It’s been twelve years since Japanese film studio Toho released its last Godzilla movie, the longest gap between films dating back the first Godzilla movie in 1954. And while Japanese audiences have always loved their kaijū (“strange monsters”) movies, the fact that international audiences are starting to develop a taste for giant monsters has set the stage for Toho to bring back their most famous creation in the 2016 blockbuster Shin Godzilla.
While I’ve never really been a big fan of the Godzilla movies, I find the culture of fandom that surrounds the movies absolutely fascinating. There have been so many Godzilla movies over the years — so many creatures vanquished by the King of the Monsters — that it would seem nearly impossible to keep it all straight. And yet, I know many fans of the Godzilla movies who speak to the various incarnations of the character and his rogue’s gallery of enemies with absolute ease.
After a decade and change, Toho is now readying a Godzilla reboot of their very own, slated for release in Japan on July 29, 2016. Aptly titled Godzilla: Resurgence, the film will give Toho’s flagship property a redesign hewing closer to the look from the original film.
Prepare yourself... for the EXTREMELY LARGE MONSTERS CINEMATIC UNIVERSE.
If you follow Hollywood politics, you know that Legendary Pictures, the company who have had a hand in everything from The Dark Knight to Jurassic World, is currently in a bit of a beef with Universal. After years of developing Kong: Skull Island for the studio, Legendary moved the project over to Warner Bros., where the legendary ape could mingle with the new Godzilla in a future movie. This saga of money and creative disagreements and big personalities was already interesting, but then it started dropping details about what we could expect from future King Kong and Godzilla movies.
Here’s a bit of news that will definitely raise an eyebrow or two: Legendary Pictures executive Thomas Tull is relocating Kong: Skull Island from its home at Universal over to Warner Bros., where it will join Legendary’s other famous monster, Godzilla. It’s a move that obviously hints at a crossover between the two titans, who previously came to blows in 1962's King Kong vs. Godzilla.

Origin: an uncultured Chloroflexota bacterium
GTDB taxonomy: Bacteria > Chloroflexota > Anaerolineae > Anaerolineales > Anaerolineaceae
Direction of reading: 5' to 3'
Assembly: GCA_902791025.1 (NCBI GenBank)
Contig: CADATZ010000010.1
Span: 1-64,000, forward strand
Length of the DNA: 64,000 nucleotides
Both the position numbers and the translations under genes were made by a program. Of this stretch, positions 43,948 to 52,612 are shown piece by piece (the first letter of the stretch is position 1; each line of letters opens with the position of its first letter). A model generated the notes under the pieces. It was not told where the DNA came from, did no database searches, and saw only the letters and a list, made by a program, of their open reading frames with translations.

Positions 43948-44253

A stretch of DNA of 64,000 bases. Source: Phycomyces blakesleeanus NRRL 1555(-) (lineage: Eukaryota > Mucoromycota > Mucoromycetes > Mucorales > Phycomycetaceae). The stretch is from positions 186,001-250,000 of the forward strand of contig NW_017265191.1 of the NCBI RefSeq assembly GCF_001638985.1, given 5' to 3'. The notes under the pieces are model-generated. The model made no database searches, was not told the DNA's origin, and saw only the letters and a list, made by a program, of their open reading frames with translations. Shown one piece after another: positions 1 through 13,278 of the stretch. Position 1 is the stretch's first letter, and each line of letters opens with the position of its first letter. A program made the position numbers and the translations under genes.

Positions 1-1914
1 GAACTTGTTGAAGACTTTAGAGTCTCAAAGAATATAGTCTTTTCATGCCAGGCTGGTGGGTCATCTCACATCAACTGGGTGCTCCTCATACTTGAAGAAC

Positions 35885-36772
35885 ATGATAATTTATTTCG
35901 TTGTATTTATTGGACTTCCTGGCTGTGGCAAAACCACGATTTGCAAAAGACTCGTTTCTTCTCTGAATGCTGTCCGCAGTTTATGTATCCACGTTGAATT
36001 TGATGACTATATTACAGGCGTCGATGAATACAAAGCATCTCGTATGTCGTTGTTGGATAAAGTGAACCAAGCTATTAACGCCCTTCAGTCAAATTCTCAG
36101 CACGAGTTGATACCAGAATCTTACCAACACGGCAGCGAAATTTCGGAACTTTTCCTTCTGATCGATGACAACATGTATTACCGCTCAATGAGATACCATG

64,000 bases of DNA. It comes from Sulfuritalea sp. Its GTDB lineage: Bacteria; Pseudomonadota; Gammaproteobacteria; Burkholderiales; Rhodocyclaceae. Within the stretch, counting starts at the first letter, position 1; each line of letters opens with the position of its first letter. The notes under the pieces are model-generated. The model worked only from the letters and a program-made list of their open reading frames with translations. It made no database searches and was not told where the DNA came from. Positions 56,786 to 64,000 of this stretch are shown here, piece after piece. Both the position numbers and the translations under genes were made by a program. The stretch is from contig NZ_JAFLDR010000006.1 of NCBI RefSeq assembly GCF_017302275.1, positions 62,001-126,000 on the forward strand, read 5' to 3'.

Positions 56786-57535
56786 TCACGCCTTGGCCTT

It’s the kind of rumor that looks really great in a headline. What if a Pacific Rim sequel brought Godzilla, the King of the Monsters, into the fold? What if director Guillermo del Toro’s giant robots battled the legendary creature in the ultimate battle royale? The rumor has been gaining steam and we hate to be the ones to burst anyone’s bubble, but this isn’t going to happen.
Gareth Edwards’ Godzilla was received mostly well, though it did evoke some divisive reactions — some people liked the characters, but hated the lack of actual Godzilla, while others praised Edwards for his restraint with the classic movie monster (I am in this camp) and criticized the underdeveloped characters (also in this one). At least one actor sides with the latter group: Bryan Cranston isn’t very happy about the way his character was handled in the movie.
For the better part of 50 years, the Japanese movie studio Toho released new ‘Godzilla’ movies like clockwork. With the exception of a few lengthy breaks (including much of the ‘80s), a new film starring the King of the Monsters would arrive every two years at the minimum. Not even the deplorable 1998 American film could slow ‘em down. And then ‘Godzilla: Final Wars’ arrived in 2004 and the title proved accurate: Japan has not made a new Godzilla film since. Well, that’s about to change. For the first time in a decade, Toho is moving forward with a new film starring the city-wrecking, fire-breathing monster icon.
We learned a lot from this year's Comic-Con about Legendary's plans for some epic monster movie action in the future, from the announcement of a 'King Kong' prequel with 'Skull Island' and the confirmation of 'Godzilla 2.' Max Borenstein has quickly become the studio's go-to writer for their tentpole projects, and the man who penned the first 'Godzilla' will now return to script the sequel.